I have known Sandeep Patil for over two decades, first as a colleague and then as a coach. Having worked with him professionally, I know he is a stickler for timing. I might add here that he pretty much does his own thing without worrying about what the next guy is up to — one would say to the point of being oblivious of what is happening around him.
To read in the media that he had an explanation and clarification to offer — on a purported conversation with Sachin Tendulkar over the latter’s retirement plans — was very unlike Patil. For an otherwise reticent chairman of selectors issue a press release must have been more than important for the mandarins at the BCCI, it seems.
Dousing the fires
The speculation from the media that Patil had spoken to Tendulkar on his retirement plans and allegedly given an ultimatum had rightly disrupted the peace and harmony of a smooth passage in the tenure of this selection committee, given that Indian cricket’s “ on field” performances had been encouraging and promising.
Any matter that has to do with Tendulkar is always a grave one in India. When it is a celebration, it bonds the nation, when it is contentious it divides India.
The space it gathers in the media makes it a national subject for debate.
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So the clarification from the chairman of selectors can be justified. It also sends out two messages: one, that the speculation is the figment of someone’s imagination and, two, the chairman was instructed to give this clarification to douse any speculation over past discussions on the issue.
Tendulkar’s availability to play Test cricket is known to all including the selection committee. His availability is indicative of his desire to play Test cricket and end all discussion on his imminent retirement plans. So, the question of his retirement is a non issue at the moment. The decision to select a player to represent India/ BCCI lies solely with the selection panel in consultation with the captain or the other way — which makes him available for selection subject to the various parameters that hold for others.
Form, faith, fitness, experience, become key grounds for selection. So, to select him, if we were to go by the book, it would be the selectors’ and the captain’s call.
Sachin’s 200th Test appearance may be a landmark for cricket fans but it may not be so for the player himself.
Over a 23-year career it becomes another important match with a focus on performance. After all, even a Beethoven did not count his performances after a certain stage in his illusthis trious and celebrated career.
If performances could be guaranteed, Eric Hollies would not have been the man to deny the great Don Bradman a Test average of 100. So, to assume that Sachin will score in every Test match he plays would be expecting too much even from a human with exemplary skills, ability and work ethic.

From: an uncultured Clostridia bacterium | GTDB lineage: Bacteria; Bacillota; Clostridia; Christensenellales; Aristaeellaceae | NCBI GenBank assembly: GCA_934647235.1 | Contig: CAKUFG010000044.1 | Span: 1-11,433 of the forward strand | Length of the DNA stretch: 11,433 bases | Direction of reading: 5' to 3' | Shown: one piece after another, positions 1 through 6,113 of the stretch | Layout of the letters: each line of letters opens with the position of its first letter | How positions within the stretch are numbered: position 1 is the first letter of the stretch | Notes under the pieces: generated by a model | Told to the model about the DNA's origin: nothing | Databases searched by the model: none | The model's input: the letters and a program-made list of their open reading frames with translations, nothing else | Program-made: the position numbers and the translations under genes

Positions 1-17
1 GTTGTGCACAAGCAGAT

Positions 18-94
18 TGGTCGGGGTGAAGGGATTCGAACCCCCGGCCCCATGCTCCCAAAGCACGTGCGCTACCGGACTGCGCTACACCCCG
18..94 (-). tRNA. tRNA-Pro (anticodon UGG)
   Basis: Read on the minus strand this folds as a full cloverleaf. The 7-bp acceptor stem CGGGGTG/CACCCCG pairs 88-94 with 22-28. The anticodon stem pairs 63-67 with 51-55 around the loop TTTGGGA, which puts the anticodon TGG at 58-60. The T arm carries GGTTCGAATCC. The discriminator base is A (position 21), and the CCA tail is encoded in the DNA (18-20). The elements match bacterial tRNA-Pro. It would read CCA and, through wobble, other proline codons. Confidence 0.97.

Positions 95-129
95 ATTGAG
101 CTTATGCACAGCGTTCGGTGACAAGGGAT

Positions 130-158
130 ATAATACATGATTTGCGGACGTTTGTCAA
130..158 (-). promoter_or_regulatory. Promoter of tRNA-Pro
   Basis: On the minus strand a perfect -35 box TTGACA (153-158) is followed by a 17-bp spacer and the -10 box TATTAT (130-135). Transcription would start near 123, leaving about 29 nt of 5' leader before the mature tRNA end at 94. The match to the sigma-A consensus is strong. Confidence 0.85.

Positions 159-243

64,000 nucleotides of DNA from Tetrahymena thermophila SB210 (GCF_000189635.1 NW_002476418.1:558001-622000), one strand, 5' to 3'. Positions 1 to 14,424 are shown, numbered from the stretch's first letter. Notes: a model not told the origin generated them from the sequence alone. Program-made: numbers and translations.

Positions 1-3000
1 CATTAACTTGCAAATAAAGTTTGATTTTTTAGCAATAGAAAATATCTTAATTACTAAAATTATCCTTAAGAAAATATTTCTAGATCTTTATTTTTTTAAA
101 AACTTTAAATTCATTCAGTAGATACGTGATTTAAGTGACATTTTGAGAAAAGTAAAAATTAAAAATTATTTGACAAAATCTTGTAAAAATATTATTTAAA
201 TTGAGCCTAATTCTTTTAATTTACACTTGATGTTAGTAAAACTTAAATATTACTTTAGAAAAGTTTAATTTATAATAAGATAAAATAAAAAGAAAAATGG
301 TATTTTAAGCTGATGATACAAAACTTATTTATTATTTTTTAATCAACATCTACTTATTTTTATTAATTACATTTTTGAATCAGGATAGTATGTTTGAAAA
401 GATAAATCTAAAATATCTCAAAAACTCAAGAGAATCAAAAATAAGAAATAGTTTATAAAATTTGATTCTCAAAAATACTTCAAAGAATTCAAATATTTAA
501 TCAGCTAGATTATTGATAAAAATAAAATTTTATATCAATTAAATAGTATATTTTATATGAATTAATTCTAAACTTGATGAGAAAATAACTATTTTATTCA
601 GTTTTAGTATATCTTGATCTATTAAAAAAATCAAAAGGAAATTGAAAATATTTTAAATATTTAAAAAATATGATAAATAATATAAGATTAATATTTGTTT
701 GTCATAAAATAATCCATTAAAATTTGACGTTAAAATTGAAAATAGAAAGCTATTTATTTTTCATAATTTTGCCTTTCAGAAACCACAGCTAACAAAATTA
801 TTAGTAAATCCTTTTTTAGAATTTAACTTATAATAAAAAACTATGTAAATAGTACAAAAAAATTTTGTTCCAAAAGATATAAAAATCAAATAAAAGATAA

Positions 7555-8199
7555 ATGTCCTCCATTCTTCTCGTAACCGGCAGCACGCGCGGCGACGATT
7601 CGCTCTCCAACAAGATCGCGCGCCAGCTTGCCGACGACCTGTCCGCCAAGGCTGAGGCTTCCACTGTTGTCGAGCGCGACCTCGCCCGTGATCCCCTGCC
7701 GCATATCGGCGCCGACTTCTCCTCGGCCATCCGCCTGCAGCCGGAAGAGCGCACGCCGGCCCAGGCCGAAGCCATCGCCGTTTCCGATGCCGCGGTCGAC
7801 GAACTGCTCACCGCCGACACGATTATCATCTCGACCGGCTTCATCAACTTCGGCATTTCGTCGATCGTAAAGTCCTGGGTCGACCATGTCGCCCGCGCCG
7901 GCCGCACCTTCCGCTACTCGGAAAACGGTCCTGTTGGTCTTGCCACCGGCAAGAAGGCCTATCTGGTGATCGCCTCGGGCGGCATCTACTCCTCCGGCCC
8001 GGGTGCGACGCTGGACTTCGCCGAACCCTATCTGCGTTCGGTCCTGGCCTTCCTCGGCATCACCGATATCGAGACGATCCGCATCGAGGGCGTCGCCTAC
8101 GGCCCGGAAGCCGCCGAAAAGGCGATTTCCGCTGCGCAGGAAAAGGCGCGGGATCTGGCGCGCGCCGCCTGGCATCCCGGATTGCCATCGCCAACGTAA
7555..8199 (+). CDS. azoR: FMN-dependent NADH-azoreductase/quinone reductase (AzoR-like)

Forty is not quite the age to looking too far ahead in international sport. It would certainly be a day-to-day feeling, a situation where one lives for the moment or stay in the moment. The desire, urge and the joy from playing the game is something only the player in question can gauge and derive for himself.
The world at large might have a view and an opinion of the situation but to convince someone who believes otherwise would be very difficult. Tendulkar may still visualise flashes of heroics that he can offer to the game and more importantly his team. To deny him the choice of turning that dream into reality would be a tad unfair. To question his good form or lack of it is fair but to question his ability would be unfair at this stage, specially when he has not started the season.
Great performers rarely get inspired by rehearsals so to be judgmental of his form in short format gigs like the T20 would be unmerited and futile at this point in time.
A new season is a good time to keep an eye on form, specially when one has not played too much cricket out in the middle.
The feet, the poise, the balance, the reflexes will all tell you if age has caught up — and believe me age can catch up overnight. The two Tests that Tendulkar plays against the Windies should tell him a story that he will assess quite brutally. In his case it might not be only runs. It could just be the feel and the poise he feels in the middle that has given him this feel- good mindset through a long, long career For someone, who, like Dravid has been brutally honest with his cricket, it will be a Test of looking inwards and being able to put a finger on the right button on where he stands in the scheme of things.
Having watched him as most cricket lovers across the world have over two decades, one suspects he will be brutal, honest and razor sharp in assessing himself — not so much in the runs he makes or does not make but more so in the form and feel of holding his poise that he has done so admirably over two decades.
This may make life easier for Patil and company and help them breathe a little comfortably because the last thing this committee would want is to sit in on a meeting to debate the fate of arguably India's most skillful batsman.
(The writer is a former captain of the Mumbai cricket team.)
Reproduced from Mail Today. Copyright 2013. MTNPL. All rights reserved.